Adjunct faculty orientation. Many of the same resources introduced at the full-time-faculty orientation are repeated at the adjunct sessions, but in abbreviated format to better meet adjunct instructors’ time constraints. Much of the material is provided to adjuncts online via videos, self-paced tutorials or links to useful instructional materials and tutorials. Adjunct orientations are offered prior to each new semester.

Recognizing the need for adjunct faculty to establish peer networks with colleagues, the career development team has also created an adjunct faculty mentoring community offering special events each semester for adjuncts to build community and to provide networking opportunities. Around a lunch or casual dinner, faculty and staff members speak about a topic of interest determined by adjuncts. Adjunct faculty can often feel excluded from the larger faculty population, so events formerly for full-time faculty only are now open to them, as well.

International faculty orientation. RIT currently has five international campuses, so we piloted a new orientation program in fall 2017 tailored specifically to faculty teaching at those locations. That seemed like the next logical step to support faculty success and establish a sense of community with the main campus in Rochester, N.Y.

The new program included a virtual orientation session for the university’s global campus in Dubai, U.A.E., with the goal of helping international faculty feel less isolated from the main campus. Professors at other international campuses in Kosovo and Croatia have also been invited to explore the new online orientation materials. Modeled after the university’s successful adjunct orientation, this program includes information on how to navigate university systems and resources tailored for the international faculty.

The pilot included a brief, synchronous web-based session to introduce key resource people such as the career development team and the university librarian for global campuses. Live sessions were followed up with an introduction to online modules/resources on the campus learning management system, student records systems and library services, to name a few.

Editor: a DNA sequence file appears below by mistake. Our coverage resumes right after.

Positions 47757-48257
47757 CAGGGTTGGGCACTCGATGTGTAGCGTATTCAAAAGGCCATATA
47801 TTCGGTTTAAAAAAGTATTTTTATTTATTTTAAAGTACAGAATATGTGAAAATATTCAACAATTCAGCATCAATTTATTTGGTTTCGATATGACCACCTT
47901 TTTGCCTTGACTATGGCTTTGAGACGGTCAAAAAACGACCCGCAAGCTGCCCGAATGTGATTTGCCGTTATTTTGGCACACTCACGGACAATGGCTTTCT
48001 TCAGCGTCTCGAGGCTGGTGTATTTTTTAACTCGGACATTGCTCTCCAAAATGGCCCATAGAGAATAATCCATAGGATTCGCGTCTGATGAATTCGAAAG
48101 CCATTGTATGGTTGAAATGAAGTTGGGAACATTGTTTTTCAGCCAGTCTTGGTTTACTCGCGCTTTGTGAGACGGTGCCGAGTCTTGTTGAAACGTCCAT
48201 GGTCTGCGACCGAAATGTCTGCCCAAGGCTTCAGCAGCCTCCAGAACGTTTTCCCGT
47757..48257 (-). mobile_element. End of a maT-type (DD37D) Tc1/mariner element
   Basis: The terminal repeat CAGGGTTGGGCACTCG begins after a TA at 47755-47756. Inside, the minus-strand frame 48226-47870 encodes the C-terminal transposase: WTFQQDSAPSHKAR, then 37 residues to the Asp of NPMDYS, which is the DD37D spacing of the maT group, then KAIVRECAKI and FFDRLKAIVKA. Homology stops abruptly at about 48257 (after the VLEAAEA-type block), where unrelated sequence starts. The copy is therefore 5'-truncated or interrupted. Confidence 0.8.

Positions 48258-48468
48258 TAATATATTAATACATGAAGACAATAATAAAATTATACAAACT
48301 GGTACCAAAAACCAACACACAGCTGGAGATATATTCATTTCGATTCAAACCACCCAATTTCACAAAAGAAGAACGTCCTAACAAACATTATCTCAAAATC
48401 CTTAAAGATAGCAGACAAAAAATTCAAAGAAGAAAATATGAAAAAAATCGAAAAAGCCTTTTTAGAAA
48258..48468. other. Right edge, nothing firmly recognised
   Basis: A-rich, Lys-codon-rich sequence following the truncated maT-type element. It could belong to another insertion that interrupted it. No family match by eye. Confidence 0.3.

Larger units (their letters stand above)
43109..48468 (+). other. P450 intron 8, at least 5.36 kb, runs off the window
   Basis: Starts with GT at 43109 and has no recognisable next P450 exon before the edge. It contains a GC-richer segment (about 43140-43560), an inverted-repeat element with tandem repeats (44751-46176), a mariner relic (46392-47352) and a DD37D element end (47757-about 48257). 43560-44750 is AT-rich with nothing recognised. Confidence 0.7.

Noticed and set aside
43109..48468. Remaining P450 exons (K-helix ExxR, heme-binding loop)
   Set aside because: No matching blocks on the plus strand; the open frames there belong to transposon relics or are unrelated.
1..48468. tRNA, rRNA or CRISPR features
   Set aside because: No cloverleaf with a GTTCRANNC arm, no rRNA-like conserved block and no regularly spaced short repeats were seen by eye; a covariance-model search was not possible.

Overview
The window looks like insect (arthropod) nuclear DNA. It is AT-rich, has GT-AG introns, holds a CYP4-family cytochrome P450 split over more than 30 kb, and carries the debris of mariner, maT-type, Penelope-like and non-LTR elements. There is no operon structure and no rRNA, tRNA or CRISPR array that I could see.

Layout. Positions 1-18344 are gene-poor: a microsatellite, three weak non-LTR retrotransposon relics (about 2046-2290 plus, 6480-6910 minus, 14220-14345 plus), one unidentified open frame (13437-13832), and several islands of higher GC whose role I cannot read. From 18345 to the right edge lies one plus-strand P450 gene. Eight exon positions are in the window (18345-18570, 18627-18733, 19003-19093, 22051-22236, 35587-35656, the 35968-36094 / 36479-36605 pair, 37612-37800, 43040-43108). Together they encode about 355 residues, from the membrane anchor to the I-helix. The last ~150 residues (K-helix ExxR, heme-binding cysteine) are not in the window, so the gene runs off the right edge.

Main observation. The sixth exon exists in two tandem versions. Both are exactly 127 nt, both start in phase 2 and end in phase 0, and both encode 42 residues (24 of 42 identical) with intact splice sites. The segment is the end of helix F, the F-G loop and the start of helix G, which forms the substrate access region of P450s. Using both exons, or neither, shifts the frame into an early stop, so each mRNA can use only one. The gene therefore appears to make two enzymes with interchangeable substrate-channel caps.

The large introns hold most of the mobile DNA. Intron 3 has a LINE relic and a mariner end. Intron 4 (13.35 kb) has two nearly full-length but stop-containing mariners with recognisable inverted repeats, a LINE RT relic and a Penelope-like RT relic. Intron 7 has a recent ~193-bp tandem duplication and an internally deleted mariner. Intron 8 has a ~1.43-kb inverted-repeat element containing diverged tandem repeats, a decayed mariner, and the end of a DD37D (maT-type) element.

The goal is to share early and consistent information with each campus to make these faculty members a welcome part of the academic community and familiarize them with the tools they are expected to use in teaching.

Teaching assistant orientation. A new orientation program for graduate teaching assistants kicked off in the fall 2017 semester at the request of the dean of graduate education.

The idea was to provide “just-in-time” training at the orientation to new teaching assistants introducing the tools, systems and people they would need to know in order to begin providing classroom support for their assigned faculty. The program included an overview from the dean of graduate education and presentations from professional staff in teaching and learning services, access services, and student counseling and psychological services. The Office of Graduate Education is also designing a new website that will contain all the resources, self-paced tutorials and other materials needed to successfully teach in the classroom.

We like to think that our orientation sessions are made to order. We tailor our faculty onboarding sessions based on specific needs of the faculty group -- whether in Rochester or halfway across the world in Dubai. Each program is revised annually based on at-event feedback and advice from deans and department chairs regarding faculty needs. With the advancement of digital devices and cloud-based technologies -- and the necessity of making resources available any time, any place -- more materials will continue to be made available online.

The team will continue to build strong follow-on sessions encouraging peer mentoring to help colleagues be successful in the classroom and beyond. There is no greater resource than the faculty charged with teaching our students and campuses need to prepare them for success -- the first step toward success being our orientation programs.

Bio

Cheryl Herdklotz and Anne Marie Canale are faculty career development consultants at the Rochester Institute of Technology.